Summer Savvy Shortcakes

3 Jul

Mmmmm . . . berries! At last we are able to buy ‘local’ strawberries. Berries that taste like luscious, ripe, juicy fruit not as if they are doused in diesel fumes and carted from half a continent away.

Celebrating Local Berries!

Celebrating Local Berries!

In our northern climate, each seasonal, locally grown crop is greeted with great gusto. We will gorge ourselves on a steady diet of first asparagus and fiddleheads, then strawberries, raspberries, blueberries and peaches in turn. By late August we’re awash in local melons, apples, pears, plums and corn on the cob. Tomatoes and zucchini and peppers abound.

The last of 2012's Cream Scones for Peach & Cognac Shortcake

The last of 2012’s Cream Scones for Peach & Cognac Shortcake

Shortcake is one of my favourite ways to use our summer berries and peaches into a divine dessert. As a singleton, this can pose a dilemma. Buying a 6-pack of the commercially available mini angel food cake is one option. Just happens that’s my least favourite way to serve strawberries; the cake just gets too soggy. Far better to slice my berries over a good quality ice cream.

Make a heart flutter --- Strawberry Shortcake.

Make a heart flutter — Strawberry Shortcake.

I could make a pan of my mother’s wonderful traditional shortcake, but individual portions don’t freeze all that well. It’s a terrific option for a dinner party or a potluck dessert contribution. But as the summer heats up, I am far less likely to want to turn on the oven.

Here’s my savvy solution: Cream Scones! My recipe card indicates the source for these buttery, flaky, sweet biscuits was JoyofBaking.com.

Early in the summer, I bake up a double batch of these scones — 12 in all — wrap them up individually, pop into some cylindrical tins and freeze. Despite the 12-step instructions of this recipe, it comes together very quickly and needs very little skill to produce. Don’t be intimidated.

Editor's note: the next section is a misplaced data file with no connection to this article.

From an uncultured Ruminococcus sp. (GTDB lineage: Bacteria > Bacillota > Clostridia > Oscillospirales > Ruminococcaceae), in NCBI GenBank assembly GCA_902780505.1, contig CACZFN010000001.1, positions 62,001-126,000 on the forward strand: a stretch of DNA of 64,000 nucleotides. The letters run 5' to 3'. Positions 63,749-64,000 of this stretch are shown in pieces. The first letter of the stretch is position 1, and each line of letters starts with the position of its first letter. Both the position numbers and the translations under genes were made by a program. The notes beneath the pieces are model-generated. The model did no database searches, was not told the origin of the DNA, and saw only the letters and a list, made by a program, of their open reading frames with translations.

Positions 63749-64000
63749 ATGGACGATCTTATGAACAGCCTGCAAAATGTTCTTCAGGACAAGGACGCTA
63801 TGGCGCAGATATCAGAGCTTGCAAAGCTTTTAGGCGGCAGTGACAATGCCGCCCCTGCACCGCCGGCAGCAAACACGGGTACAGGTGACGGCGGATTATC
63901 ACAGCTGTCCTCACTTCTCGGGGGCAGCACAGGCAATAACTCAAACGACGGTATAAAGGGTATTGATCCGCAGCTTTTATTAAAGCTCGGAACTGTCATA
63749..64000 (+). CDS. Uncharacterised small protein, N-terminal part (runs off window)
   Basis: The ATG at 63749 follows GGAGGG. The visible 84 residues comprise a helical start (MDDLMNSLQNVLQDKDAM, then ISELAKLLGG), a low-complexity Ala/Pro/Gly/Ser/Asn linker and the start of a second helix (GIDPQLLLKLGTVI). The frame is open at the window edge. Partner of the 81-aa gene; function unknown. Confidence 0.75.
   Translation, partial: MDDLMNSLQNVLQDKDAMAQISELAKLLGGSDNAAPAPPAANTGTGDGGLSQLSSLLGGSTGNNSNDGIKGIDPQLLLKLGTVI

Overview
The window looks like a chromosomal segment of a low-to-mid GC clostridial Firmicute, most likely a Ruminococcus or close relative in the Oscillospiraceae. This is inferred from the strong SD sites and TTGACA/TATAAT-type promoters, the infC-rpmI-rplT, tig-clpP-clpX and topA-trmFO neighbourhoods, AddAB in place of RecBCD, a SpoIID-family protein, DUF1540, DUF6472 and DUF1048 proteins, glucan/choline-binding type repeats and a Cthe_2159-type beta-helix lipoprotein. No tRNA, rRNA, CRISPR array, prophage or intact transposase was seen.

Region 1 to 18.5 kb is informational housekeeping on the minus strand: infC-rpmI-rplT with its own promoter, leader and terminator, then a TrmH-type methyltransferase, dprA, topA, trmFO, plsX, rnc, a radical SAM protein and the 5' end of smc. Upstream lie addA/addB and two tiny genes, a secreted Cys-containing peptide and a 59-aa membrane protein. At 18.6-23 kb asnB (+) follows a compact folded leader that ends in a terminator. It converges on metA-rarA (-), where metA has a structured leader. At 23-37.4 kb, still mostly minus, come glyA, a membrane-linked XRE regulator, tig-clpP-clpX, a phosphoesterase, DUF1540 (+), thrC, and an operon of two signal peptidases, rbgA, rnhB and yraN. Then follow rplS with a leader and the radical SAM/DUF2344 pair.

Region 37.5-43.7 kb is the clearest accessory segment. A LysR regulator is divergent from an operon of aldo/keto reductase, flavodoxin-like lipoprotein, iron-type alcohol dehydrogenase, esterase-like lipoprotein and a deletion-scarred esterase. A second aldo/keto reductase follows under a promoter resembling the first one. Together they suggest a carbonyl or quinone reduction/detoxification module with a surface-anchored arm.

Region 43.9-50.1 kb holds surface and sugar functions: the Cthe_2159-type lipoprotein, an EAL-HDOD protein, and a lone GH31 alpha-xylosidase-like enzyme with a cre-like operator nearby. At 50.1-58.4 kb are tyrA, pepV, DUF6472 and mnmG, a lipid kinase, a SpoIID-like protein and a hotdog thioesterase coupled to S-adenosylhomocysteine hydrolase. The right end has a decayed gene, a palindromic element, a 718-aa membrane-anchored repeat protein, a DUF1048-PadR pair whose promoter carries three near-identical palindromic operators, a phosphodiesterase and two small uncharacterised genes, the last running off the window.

When you plan to have shortcake for dessert, remove the required number of scones from the freezer earlier in the day. Allow them to thaw in their plastic wrap. Just before plating, remove the wrap and microwave, uncovered, on high for approximately 30 seconds. The scones come out warm, flaky and buttery.

Flaky, rich Cream Scones

Flaky, rich Cream Scones

Split the scone horizontally, dollop each side with whipped cream, spoon on sliced, room-temperature (liqueur-enhanced, perhaps) fruit and top off with more whipped cream. Garnish with mint leaves. Or use good quality vanilla ice cream in place of the whipped cream.

Simple ingredients yield great rewards.

Simple ingredients yield great rewards.

CREAM SCONES FOR SAVVY SHORTCAKE                      Makes: 12 scones

Ingredients:

  • 4 cups (1000 mL)                       all-purpose flour (I used unbleached)
  • 1/2 cup (125 mL)                        white sugar
  • 4 tsp (40 mL)                              baking powder
  • 1/2 tsp (5 mL)                             salt
  • 2/3 cup (152 mL)                       COLD unsalted butter, cubed
  • 2 large                                           eggs
  • 2 tsp (20 mL)                              vanilla
  • 1 cup (250 mL)                           cream (I used whipping cream, but you can be ”your own fat-content-control board” by using 1/2 + 1/2, heavy cream or milk.)
  •                                                       more cream to baste top of scones
  •                                                       large grain sugar for sprinkling top of scones

Instructions:

1.      Preheat oven to 375 degrees F. Set rack in the middle position of the oven. Line baking sheet(s) with parchment paper.

2.     In a large bowl, whisk together flour, sugar, baking powder and salt.

Whisk together dry ingredients.